Balls are a fundamental part of many sports and millions are produced every year around the world.
Many are made of leather—it takes 35,000 cowhides to make the 700,000 balls used in a regulated NFL season—while the use of rubber and plastic is also widespread.
Due to the materials used, the production processes and the fact that many end up in landfills or the sea, balls can have a negative impact on the environment.
So what are the problems and can something be done about it?
A dependence on animal products and non-renewable resources
A single cowhide can make about 20 NFL balls, according to Wilson Sporting Goods, the official NFL ball maker since 1941. The Super Bowl alone reportedly requires 216 balls, with each team given 54 for practice and the same number for play.
In the NBA, basketballs, also supplied by Wilson, are mainly made of leather and rubber. The leather used for official NBA basketball has been sourced from The Horween Leather Co in Chicago for the past 20 years and approximately 10 official size balls per skin can be produced.
The balls for bat-and-ball sports such as Test cricket and Major League Baseball are also made of leather and rubber, along with cork and string or yarn.
So why is the use of animal products a problem?
Most countries have joined the Paris Agreement, outlining the ambition to reduce global emissions of greenhouse gases that cause climate change.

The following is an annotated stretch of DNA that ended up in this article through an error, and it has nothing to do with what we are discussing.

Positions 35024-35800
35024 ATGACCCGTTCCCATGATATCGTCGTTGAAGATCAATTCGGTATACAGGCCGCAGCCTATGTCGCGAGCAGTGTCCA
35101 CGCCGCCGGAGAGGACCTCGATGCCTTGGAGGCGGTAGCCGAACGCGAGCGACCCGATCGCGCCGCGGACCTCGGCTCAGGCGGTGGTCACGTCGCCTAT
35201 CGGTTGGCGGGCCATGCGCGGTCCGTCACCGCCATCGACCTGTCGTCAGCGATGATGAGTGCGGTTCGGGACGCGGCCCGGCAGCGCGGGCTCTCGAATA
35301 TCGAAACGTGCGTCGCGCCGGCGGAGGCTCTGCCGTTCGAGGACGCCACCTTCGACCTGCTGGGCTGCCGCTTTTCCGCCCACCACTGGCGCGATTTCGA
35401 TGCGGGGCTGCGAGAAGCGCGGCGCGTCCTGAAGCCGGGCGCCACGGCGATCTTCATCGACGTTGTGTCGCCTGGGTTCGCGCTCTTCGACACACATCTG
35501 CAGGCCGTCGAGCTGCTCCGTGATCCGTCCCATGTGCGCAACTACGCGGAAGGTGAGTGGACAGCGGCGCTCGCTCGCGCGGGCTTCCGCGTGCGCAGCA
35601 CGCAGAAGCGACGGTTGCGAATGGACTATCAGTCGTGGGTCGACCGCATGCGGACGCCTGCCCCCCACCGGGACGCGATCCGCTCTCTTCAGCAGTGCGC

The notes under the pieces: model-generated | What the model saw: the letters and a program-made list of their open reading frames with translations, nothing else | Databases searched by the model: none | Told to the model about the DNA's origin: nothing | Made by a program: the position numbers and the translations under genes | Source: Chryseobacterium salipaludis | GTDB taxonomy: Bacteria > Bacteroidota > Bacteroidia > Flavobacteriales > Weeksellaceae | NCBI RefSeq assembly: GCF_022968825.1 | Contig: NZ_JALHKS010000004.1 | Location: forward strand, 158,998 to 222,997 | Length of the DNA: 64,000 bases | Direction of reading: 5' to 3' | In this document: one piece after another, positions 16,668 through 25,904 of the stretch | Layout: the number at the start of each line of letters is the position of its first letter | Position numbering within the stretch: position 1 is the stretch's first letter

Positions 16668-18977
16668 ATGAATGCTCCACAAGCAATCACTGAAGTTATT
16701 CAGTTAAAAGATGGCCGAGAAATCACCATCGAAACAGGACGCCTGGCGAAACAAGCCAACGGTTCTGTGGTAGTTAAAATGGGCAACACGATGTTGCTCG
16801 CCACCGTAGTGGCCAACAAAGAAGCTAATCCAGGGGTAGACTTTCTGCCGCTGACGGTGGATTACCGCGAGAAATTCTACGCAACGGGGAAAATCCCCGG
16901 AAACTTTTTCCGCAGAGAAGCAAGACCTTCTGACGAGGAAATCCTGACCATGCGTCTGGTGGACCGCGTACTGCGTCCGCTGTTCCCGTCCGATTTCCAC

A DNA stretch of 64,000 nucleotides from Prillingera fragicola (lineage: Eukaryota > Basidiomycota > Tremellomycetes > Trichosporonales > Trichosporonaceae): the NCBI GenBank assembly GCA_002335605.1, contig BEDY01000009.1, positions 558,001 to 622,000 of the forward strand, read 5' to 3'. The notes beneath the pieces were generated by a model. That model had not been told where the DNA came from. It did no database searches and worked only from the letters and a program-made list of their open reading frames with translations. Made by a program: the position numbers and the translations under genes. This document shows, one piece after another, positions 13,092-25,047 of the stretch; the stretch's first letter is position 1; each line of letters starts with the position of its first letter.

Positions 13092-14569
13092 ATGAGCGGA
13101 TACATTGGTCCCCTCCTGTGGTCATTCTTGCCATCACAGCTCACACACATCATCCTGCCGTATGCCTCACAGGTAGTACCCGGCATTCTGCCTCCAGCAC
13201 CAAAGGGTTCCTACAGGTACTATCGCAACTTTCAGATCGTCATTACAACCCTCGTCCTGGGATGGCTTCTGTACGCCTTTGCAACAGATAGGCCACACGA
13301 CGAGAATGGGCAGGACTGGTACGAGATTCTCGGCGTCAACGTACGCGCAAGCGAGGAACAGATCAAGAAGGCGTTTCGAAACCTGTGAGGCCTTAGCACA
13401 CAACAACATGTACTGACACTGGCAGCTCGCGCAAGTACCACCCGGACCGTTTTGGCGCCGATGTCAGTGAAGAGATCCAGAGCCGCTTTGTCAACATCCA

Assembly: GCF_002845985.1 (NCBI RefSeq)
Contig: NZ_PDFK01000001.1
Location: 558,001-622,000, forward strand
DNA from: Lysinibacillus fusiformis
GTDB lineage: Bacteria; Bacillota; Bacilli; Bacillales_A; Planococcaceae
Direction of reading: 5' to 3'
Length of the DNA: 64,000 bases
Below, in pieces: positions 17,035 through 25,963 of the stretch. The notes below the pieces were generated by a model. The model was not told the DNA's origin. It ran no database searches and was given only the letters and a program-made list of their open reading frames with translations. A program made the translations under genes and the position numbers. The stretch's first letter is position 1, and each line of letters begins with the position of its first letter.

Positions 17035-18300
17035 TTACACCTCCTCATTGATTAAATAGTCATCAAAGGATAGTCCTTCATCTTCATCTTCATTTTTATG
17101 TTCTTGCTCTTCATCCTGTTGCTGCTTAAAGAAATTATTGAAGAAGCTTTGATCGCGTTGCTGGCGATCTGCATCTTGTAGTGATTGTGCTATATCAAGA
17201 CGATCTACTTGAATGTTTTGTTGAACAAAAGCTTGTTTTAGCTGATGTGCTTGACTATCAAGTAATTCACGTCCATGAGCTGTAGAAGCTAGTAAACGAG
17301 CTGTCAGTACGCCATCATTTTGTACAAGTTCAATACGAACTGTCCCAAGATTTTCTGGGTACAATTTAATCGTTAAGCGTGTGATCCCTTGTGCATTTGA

The impact of livestock on emissions varies from country to country. Globally, the UN estimates that it is more than 14% of all man-made greenhouse gases, including methane.
When we talk about emissions, we usually think of carbon dioxide (CO2). But livestock emissions also include methane, which is up to 34 times more harmful to the environment than CO2 in 100 years. according to the UN.
However, Wilson has said that the animals from which the skins for his sports balls come are not only kept for this purpose, but have instead been used for meat production. The company adds that it has clear guidelines and policies based on internationally recognized standards.
Many sports balls also involve extraction, production, transportation of raw materials, transportation of the final product and energy factors, all of which have an impact on the planet.
For example, the rubber of a football can come from one part of Asia, while the production takes place in another part.